Statistics released yesterday by the Bureau of Labor Statistics (BLS) showed that workplace fatalities declined by less than one percent in 2017. The BLS’ 2017 Census of Fatal Occupational Injuries noted that 5,147 fatal injuries were reported last year, as compared to 5,190 in 2016. The fatality rate among full-time workers was also down slightly: 3.5 deaths per 100,000 full-time equivalent workers from 3.6 the previous year.
However, the number of workers killed in falls; confined spaces; health care and social services; and mining, quarrying and oil and gas extraction all rose sharply. Some 887 workers died in falls – the most in 26 years. Confined spaces deaths increased by 15 percent, Fatalities in health care and social services rose from 117 to 146 - a 25% increase - and fatalities in the mining, quarrying, and oil and gas extraction industry jumped by 26 percent to 112 in 2017.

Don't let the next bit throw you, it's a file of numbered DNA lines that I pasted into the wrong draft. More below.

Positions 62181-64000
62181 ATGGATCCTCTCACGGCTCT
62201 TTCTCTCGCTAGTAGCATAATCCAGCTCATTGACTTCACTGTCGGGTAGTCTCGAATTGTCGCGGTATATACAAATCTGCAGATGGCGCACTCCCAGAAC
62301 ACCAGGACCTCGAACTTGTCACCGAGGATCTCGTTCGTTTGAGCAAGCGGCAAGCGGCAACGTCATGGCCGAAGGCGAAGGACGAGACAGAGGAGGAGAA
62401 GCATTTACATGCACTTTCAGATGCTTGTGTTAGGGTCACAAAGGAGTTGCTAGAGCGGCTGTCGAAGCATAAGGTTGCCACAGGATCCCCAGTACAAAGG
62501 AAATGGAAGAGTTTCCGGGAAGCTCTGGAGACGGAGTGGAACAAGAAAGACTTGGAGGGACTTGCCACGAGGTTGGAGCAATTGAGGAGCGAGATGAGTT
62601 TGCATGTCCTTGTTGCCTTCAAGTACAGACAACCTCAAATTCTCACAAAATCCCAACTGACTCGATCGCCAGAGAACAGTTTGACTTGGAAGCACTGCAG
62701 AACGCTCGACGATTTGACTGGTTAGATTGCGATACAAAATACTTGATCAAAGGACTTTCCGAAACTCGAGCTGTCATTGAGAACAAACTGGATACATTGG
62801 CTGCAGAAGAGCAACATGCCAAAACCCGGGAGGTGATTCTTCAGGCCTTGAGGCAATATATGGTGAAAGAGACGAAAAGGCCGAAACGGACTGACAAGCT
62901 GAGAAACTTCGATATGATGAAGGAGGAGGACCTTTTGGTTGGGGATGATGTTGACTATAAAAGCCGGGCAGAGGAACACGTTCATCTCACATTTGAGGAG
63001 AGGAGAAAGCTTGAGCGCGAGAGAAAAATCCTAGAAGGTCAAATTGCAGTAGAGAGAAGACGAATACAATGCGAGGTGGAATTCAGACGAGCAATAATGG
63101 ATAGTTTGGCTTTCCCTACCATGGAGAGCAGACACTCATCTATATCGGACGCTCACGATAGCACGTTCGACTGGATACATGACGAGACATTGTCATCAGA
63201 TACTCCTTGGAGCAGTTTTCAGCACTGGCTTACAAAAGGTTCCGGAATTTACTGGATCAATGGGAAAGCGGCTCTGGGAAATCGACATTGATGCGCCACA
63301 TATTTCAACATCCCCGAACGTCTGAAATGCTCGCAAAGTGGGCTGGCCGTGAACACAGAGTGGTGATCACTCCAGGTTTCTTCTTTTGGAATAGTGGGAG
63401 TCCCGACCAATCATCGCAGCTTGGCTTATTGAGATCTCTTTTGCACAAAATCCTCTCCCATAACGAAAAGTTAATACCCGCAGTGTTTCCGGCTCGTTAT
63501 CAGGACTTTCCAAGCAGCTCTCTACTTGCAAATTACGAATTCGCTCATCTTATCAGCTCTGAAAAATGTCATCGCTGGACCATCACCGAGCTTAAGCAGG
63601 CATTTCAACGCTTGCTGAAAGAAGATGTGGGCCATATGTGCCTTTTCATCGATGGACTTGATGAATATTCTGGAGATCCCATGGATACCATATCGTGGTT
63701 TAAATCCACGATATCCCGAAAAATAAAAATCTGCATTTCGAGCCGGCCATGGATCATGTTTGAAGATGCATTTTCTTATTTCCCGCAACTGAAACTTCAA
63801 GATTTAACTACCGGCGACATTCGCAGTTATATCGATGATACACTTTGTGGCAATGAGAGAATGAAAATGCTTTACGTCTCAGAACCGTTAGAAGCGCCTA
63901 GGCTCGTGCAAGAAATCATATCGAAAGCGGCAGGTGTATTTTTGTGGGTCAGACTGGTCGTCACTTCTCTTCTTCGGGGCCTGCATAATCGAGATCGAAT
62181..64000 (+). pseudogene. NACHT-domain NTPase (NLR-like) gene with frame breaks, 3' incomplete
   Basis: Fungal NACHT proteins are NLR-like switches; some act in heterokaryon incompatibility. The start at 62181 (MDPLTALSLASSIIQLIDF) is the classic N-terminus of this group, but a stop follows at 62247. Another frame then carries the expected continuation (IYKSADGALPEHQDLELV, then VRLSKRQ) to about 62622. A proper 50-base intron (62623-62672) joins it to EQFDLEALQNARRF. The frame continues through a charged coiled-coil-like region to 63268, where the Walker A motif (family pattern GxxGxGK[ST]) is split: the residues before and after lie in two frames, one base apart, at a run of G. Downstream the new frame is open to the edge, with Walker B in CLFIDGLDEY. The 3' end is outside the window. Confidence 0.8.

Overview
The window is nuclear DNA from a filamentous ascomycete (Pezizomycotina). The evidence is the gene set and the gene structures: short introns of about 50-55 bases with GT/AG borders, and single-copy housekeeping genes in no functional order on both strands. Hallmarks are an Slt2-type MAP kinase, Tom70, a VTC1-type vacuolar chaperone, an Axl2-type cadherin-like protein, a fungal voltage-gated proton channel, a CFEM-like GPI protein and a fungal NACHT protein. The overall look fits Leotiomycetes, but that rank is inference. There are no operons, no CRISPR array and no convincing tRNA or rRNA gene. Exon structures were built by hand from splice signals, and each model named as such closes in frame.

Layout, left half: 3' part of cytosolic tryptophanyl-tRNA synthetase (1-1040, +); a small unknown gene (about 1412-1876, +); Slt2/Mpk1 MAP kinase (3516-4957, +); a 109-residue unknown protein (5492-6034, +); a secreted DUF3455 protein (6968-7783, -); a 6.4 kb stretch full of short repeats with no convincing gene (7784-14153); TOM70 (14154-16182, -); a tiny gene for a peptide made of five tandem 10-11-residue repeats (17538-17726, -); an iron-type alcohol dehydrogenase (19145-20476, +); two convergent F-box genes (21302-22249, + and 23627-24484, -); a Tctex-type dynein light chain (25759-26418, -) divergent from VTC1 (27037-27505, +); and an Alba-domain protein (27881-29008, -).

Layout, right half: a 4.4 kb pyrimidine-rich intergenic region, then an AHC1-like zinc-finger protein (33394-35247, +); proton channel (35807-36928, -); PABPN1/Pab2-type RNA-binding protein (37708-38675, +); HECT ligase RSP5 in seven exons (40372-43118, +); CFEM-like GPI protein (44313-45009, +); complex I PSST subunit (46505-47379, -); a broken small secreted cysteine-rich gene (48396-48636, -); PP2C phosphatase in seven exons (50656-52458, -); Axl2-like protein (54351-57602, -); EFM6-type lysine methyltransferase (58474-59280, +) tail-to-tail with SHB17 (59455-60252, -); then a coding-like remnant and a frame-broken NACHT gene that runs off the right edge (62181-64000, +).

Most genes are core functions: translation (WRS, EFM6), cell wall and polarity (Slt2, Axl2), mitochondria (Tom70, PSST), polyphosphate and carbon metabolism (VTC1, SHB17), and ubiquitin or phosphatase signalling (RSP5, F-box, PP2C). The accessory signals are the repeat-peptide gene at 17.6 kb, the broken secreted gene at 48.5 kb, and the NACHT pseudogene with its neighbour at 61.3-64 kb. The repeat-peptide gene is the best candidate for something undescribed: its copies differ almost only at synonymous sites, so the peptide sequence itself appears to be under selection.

Among the demographics hardest hit, according to the Census:
- Older workers accounted for fifteen percent of those killed on the job last year
- Older workers in agriculture and ranching were especially at risk. Two-thirds of the 258 killed in that sector last year were over 65, and 48 of them were more than 80 years old
- Hispanic or Latino worker fatalities increased by 2.7 percent in 2017, to 903.
There were decreases in deaths caused by:
- Workplace violence
- Workers getting caught in machinery
“While today’s report shows a decline in the number of workplace fatalities, the loss of even one worker is too many,” said Loren Sweatt, Acting Assistant Secretary for OSHA. “Through comprehensive enforcement and compliance assistance that includes educating job creators about their responsibilities under the law, and providing robust education opportunities to workers, OSHA is committed to ensuring the health and safety of the American workforce.”